Open Banking is a massive global growth trend – As the Scotsman writes the race is on for Open Banking.
But it’s a race where Canada is at the tail end not leading at the front.
A Globe article explores why Canada is holding back on adoption, noting that there is a lack of political will to make it happen. A TD exec says the lack of an Open Banking framework is forcing consumers to choose between security and convenience .
This all has serious implications for the Canadian economy.
Canada has long had an innovation and productivity challenge, and the author observes that without Open Banking regulatory impetus, banks will remain closed and consequently stifle FinTech innovation and growth.
The largest obstacle to improving Canada’s economic growth is the lack of support for policies that encourage and promote innovation.
MoneySense makes exactly the same points, about consumer benefits and the risk of being left behind.
Hence why advocates like Senator Colin Deacon are on a mission to spur Canada to catch up, such as contributing to this Senate report and through regular awareness raising and thought leadership on the topic. He describes it as a matter of urgency that Canada lays out a policy framework akin to Europe and elsewhere.
“Disrupt or be disrupted” sums up the current situation surrounding #OpenBanking (better described as #ConsumerDirectedBanking) in Canada. I believe that big bank reluctance is due to fear of the biz model shift from moats to ecosystems (https://t.co/DRqNbQGwM3). @HarvardBiz https://t.co/DfwTvoWo5R
— Senator Colin Deacon (@colindeacon) October 1, 2019
What is Open Banking?
The term refers as you might expect, to the use of open standards within the banking sector, to encourage and enable better interoperability between the banks, to achieve more integrated consumer services.
Banking Technology explains What You Need to Know, and Michael Gardner provides this excellent overview, highlighting the challenges and opportunities the trend will present, how banks will need to master better UI strategies and the use of APIs. The Open Bank Project lists a plethora of exciting startups pioneering different niches it exposes.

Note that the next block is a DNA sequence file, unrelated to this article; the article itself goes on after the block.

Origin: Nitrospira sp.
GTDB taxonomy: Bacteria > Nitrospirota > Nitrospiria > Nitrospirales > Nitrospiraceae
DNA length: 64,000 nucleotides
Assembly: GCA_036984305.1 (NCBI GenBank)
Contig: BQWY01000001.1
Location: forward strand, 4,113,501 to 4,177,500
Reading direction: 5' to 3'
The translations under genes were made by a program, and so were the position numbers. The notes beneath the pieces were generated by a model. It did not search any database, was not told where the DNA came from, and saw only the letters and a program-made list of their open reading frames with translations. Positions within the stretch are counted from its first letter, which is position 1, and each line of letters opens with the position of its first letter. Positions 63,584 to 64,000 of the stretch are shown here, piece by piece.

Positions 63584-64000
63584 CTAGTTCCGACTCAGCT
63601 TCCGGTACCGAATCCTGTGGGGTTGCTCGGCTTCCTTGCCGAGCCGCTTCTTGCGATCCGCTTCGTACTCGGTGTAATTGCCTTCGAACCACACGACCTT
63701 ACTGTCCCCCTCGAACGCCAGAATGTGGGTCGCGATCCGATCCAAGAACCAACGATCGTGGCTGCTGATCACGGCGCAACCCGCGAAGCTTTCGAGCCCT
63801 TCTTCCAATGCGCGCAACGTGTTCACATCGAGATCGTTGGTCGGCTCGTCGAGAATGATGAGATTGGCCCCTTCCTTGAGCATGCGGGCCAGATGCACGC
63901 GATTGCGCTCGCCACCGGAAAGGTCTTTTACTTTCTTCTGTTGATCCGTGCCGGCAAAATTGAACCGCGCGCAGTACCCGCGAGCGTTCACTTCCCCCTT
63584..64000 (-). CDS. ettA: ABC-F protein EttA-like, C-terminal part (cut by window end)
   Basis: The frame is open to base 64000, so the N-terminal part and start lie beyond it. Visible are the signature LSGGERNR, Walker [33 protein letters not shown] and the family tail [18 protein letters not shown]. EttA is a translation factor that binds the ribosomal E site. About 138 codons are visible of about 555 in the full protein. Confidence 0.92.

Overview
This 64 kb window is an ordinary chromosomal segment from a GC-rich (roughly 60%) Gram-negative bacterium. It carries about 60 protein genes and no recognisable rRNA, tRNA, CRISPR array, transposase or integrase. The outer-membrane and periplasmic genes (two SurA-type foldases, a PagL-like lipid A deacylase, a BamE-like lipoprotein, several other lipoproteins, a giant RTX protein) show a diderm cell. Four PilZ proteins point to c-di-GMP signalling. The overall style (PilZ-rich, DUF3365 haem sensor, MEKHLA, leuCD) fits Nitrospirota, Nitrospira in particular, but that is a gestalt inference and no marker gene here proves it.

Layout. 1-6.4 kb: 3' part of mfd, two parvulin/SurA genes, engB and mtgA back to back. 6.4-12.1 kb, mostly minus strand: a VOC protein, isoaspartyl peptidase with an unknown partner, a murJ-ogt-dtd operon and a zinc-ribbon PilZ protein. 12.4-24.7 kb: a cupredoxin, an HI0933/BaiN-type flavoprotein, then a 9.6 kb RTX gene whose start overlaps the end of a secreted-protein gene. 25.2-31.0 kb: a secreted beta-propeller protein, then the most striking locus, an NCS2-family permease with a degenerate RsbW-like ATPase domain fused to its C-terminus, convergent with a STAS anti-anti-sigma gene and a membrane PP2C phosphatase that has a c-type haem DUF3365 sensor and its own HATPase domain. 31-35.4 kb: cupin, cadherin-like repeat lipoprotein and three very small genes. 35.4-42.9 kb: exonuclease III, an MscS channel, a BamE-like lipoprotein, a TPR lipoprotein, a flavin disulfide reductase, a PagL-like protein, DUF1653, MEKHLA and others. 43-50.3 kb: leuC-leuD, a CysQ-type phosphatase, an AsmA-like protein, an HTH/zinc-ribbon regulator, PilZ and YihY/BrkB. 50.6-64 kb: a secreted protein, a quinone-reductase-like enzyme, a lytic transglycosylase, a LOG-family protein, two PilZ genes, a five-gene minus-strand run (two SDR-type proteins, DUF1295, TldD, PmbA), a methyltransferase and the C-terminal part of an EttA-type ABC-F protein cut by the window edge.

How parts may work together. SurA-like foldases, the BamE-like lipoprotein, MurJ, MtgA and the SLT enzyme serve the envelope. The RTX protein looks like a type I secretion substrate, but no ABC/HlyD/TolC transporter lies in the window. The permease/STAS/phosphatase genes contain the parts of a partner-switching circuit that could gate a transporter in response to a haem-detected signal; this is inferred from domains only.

The enabling catalyst is open standards. The Open Banking Implementation Entity was created by the UK’s Competition and Markets Authority to create software standards and industry guidelines that drive competition and innovation in UK retail banking, and they publish the central standards for making possible the API integrations.
Resistance is Futile
It’s adoption in some form certainly seems inevitable. As BankingTech writes the country is Edging towards Open Banking, and the Department of Finance ran a consultation on the topic and published a report – A Review into the Merits of Open Banking.
The Centre for International Governance Innovation asks if Canada is ready for it, citing the lack of a GPDR equivalent presenting a risk for personal data privacy safety.
However despite these concerns a powerful ecosystem is taking shape. While they may not have an Open Banking regulatory framework Canada has a rich industry of digital banking innovators.
Banks like RBC are beginning to pilot API programs to access their data, and startups are emerging. Writing that Resistance is Futile, the Financial Post describes a similar pilot initiative from the National Bank, and Mobeewave a Montreal-based startup that facilitates contactless payments who raised $16.5m in late 2018.
PYMNTS.com writes about Flinks, a startup pioneering a platform that facilitates data sharing between banks and non-bank service providers. Canadian Mortgage Trends explores their capability in more detail. Koho is one example of a Canadian digital challenger bank.
In his review of the State of Open Banking in Canada, Phil Siarri highlights startups like Montreal-based Wealthica, who offers an API-powered investment aggregation platform that allows users to consolidate their investment accounts and portfolios in one simple interface with various reporting functionalities. Similarly PureFacts is harnessing AI and Big Data to power better investment decisions.
Canada’s Open Banking Action Plan
Ernst and Young believes that Open Banking can thrive in Canada, improving the competitiveness of the sector and encouraging better services for tech-savvy Canadians, through building upon and growing an existing, thriving FinTech ecosystem.
There is also a wealth of industry support to make this happen. For example the Holt Accelerator is a prestigious startup incubator specializing in FinTech, and have laid out their own set of recommendations for achieving Open Banking innovation leadership:
“– Start the process and aim towards a co-regulation system.
– Facilitate the standards-setting process. This process will be iterative, involving multiple stakeholders and will extend over several years.
– Identify an open-banking beach-head, such as the merchant market, so that there is a swift acceptance of the new system among a targeted group.
– Encourage regulators to employ or even build technical capabilities, in order to better keep up with technological advancements.”